England Rugby even offered to buy the film to use in one of their advertising campaigns.

I’d say that one film has now been responsible for over £100k of work.

Since then, I’ve carried on doing calculated passion projects with great results.

Example: 

I asked a Salomon ambassador if he wanted to make some social media content.

We shot an edgy piece in the Lakes which looked great on my portfolio.

But Salomon said it wasn’t a fit for their channels.

That wasn’t the end of it though.

When Speedo asked that same ambassador to feature in a paid project, he came to me to shoot it.

And now Speedo is on my client list, and I’m on their agencies’ radar.

So, here’s the strategy in a nutshell:

  1. Decide the type of work you want to do
  2. Find a project in that style that will look great in your portfolio
  3. Ensure the project has the potential to get you in front of the right people

Simple. But it’s not easy.

It requires hard work, investment of time and a bit of luck.

But it beats sitting around waiting for your dream clients to land in your inbox.

And the effects of this strategy will keep compounding over time.

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The Best Sales Question

Back in 2014, I was crap at selling my video services.

This was for a few reasons:

  • I did all the talking.
  • I was always trying to convince people.
  • I put the lead on the defensive (by asking about the budget within minutes).

After many meetings that led to nothing…

And prospects ghosting me…

I decided to get clued up on sales.

That’s when I came across this Zig Ziglar quote:

“You can have everything in life you want, if you just help other people get what they want.”

That one simple sentence changed the game for me.

I switched from talking to listening…

From convincing to understanding… 

And from asking about the budget to asking about the desired results.

And that leads us into the point of today’s email.

I want to arm you with the best question you can open a sales meeting with.

Here goes:

“What needs to happen to make this project a success?”

So simple, yet so effective.

Why?

Because the prospect will tell you exactly what results they want in their own words.

Once they start talking, you start taking notes.

Then you act like a 4 year old and keep asking, ‘Why?’

Do that a few times, and you will have uncovered their true wants and needs.

This is so powerful.

Because when you come to pitch your services…

You can repeat back to them the results you’ll help them achieve – in their own words.

It’s like music to their ears.

Now you can provide the greatest value to the client, because you understand what matters to them.

And your pricing can reflect that value.

Example:

In lockdown, I got an enquiry from an engineering firm.

Here’s how the convo went:

Client: Hi Garth, we need a corporate video.

Me: Okay, why is that?

Client: To show our clients what we do.

Me: Let’s say it’s 3 months from now, and we’ve made a corporate video. What needs to happen to make it a success?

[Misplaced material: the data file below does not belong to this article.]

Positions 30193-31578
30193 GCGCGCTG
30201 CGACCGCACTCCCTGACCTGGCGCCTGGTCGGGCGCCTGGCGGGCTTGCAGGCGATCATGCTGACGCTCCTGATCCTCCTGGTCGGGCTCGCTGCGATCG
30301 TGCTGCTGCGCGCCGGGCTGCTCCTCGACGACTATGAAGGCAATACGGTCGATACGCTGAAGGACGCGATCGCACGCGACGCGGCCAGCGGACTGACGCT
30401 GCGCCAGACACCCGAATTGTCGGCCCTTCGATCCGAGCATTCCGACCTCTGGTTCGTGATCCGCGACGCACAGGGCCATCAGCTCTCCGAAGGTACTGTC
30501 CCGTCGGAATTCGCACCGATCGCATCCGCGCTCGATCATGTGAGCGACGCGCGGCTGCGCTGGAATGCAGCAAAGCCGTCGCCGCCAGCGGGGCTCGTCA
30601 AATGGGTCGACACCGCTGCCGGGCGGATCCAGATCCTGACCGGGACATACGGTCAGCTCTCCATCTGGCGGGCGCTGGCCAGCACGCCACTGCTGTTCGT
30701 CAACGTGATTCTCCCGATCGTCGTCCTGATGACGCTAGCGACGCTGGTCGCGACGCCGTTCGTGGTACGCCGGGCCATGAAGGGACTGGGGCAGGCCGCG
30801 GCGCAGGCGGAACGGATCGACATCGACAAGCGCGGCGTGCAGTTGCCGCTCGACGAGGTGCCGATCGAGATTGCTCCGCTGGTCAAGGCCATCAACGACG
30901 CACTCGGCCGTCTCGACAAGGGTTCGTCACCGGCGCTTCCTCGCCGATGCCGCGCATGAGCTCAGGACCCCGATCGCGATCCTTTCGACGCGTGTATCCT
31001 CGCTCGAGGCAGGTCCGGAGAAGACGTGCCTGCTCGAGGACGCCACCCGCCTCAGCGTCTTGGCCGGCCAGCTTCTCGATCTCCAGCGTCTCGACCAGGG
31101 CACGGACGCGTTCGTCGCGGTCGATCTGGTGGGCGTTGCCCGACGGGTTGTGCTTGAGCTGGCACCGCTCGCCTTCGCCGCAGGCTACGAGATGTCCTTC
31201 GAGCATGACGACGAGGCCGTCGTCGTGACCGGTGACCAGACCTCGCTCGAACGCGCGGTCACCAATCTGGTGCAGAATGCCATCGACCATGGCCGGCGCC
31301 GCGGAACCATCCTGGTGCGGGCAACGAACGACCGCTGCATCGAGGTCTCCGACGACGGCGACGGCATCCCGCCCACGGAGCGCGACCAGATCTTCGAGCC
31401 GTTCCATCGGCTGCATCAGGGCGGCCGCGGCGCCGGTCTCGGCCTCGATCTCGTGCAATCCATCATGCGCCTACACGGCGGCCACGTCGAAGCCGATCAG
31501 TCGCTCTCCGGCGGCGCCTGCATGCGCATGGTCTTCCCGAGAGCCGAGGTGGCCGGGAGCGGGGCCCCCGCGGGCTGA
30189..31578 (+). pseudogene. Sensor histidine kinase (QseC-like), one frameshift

Client: Well, because of Covid, we can no longer do site visits with our prospects. I’m worried that if we can’t show them around, they’ll think we don’t have the capabilities to service them. So to be a success, we need a video that shows off our facilities and skillsets.

Me: Why do you think it needs to be done by a production company?

Client: Perceptions matter. We’re targeting the likes of the Navy and Rolls Royce. Doing it on a phone won’t do. They need to know we’re not a tin pot outfit.

Me: Why would they think you’re a tin pot outfit?

Client: Our facility surprises our clients, because they often think we’re working out of a porta cabin near Manchester.

Me: So it’s about showing off your facilities and capabilities in a premium way?

Client: Exactly.

Me: And how will you use the video?

Client: We’ll send it to the prospective client before a virtual meeting to warm them up to our offering. It’ll also sit on our homepage.

Etc etc.

Can you see how much info I uncovered?

I know the motivation for the project, what we need to get across, and what channels I need to optimise the video for.

And because he’s mentioned ‘perception’ and ‘premium,’ I know that he’s not looking for a cheap and quick solution. He wants it done right.

So I can charge accordingly.

Anyway, that’s enough from me for this week.

Bottom line:

Help other people get what they want…

So you can get what you want.

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How I Got A £4k Referral On LinkedIn

Sales and marketing doesn’t have to be complicated. 

Sure – SEO, Facebook ads and content marketing are cool… But they take time, money and expertise to master.

Instead, I find the best opportunities are right under your nose – referrals from your existing contacts.

Here’s an example.

A few years ago, I was doing a project for a health brand.

The founder of the company is well connected in that space.

So, I went to his LinkedIn profile and viewed his connections.

I did this by clicking the ‘500+ connections’ link under his name.

On the next page, I clicked ‘All Filters’ at the top to narrow down his list of connections.

Under ‘Industry’ I selected ‘Health, Wellbeing and Fitness.’

Finally, I narrowed it down further to my geographic location.

I now had a list of his connections in the health industry from my area.

I started scrolling and one connection stood out.

He was the founder of a nutrition brand based nearby.

Their website was using stock photos and had no video content.

So, I emailed my client asking if he knew the founder personally, because I felt I could help them improve their web presence.

He sent an introductory email and I booked a meeting.

A few weeks later, they accepted my proposal and I had a simple £4k project in the bank.

Bottom line:

The easiest and cheapest way to get new business is through your existing network. 

Referrals are always the best quality leads and have the highest conversion rate for me.

TL,DR

  • Identify your best client
  • Visit their profile and look at their connections
  • Use LinkedIn’s filters to narrow down your search
  • Email your client asking for a specific introduction
  • Explain how you can bring value to their connection
  • Bonus tip: Write the intro email for them to reduce friction